18. 18. Hyperinsulinemia abnormalities of hypothalamic-pituitary-ovarian axis ↑ GnR pulse frequency, ↑ovarian androgen production ↑ LH/FSH ratio, ↓follicular maturation,↓ SHBG binding.  PCOS
  19. 19. INSULIN RESISTANCE SYNDROME  Constellation of associated clinical and laboratory findings consisting of Insulin resistance, Hyperinsulinemia dyslipidemia (↓HDL,↑ TG), Hypertension  Clinical syndromes associated with insulin resistance include type 2 diabetes, cardiovascular disease, essential hypertension, polycystic ovary syndrome, non-alcoholic fatty liver disease, certain forms of cancer and sleep apnoea.
  20. 20. METABOLIC SYNDROME
  21. 21. HYPERTENSION  Insulin is a vasodilator with secondary effects on Na+2 reabsorption.  Hyperinsulinemia may result in enhanced sodium reabsorption and increased sympathetic nervous system (SNS) activity and contribute to the hypertension.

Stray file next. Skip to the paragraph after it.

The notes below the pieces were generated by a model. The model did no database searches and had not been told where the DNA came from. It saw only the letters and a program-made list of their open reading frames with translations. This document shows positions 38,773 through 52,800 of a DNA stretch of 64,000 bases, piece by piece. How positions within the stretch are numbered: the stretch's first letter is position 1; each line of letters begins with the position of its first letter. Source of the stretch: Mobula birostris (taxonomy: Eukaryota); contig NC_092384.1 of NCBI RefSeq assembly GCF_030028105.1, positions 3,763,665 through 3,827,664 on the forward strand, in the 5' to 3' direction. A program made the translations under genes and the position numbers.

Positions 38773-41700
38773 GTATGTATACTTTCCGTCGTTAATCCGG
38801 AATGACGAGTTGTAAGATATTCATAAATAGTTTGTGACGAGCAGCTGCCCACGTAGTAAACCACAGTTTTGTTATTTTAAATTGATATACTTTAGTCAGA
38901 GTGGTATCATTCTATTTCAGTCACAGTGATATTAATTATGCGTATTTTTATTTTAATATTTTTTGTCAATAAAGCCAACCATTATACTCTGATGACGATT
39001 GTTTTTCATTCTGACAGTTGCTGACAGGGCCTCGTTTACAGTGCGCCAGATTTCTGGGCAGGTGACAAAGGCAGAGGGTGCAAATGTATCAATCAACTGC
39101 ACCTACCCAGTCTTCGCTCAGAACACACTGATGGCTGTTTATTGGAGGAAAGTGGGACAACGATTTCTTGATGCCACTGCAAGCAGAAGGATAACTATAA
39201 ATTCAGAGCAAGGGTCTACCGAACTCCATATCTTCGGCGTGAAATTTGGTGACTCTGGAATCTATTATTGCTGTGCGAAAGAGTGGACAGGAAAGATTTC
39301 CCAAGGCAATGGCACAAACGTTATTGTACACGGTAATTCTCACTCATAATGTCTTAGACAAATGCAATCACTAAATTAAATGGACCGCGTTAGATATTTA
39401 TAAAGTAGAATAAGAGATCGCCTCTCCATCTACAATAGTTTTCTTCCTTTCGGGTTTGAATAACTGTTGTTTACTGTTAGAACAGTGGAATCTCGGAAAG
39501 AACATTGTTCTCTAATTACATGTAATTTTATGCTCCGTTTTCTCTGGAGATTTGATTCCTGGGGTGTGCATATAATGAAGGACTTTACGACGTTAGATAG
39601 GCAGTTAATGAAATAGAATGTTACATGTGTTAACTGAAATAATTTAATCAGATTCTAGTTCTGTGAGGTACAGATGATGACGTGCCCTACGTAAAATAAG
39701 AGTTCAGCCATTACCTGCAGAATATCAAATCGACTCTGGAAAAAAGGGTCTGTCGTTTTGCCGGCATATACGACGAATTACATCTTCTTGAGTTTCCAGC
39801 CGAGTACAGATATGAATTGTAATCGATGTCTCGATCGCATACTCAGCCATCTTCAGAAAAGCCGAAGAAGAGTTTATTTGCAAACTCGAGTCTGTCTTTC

22. 22. INSULIN RESISTANCE ROLE IN DEVELOPMENT OF ATHEROSCLEROSIS AND HYPERTENSION  Compensatory hyperinsulinaemia is associated higher levels of plasminogen activator inhibitor-1 (PAI-1) and ↑ fibrinogen levels  Dyslipidaemia with ↑ LDL, ↓ HDL are also found in insulin resistant states.  Again, lower levels of testosterone in men have been associated with a proatherogenic lipid profile (high total and LDL cholesterol)  Testosterone is an L-channel calcium blocker acting directly at the level of the ion pore serve as systemic vasodilator improve cardiac index and functional capacity.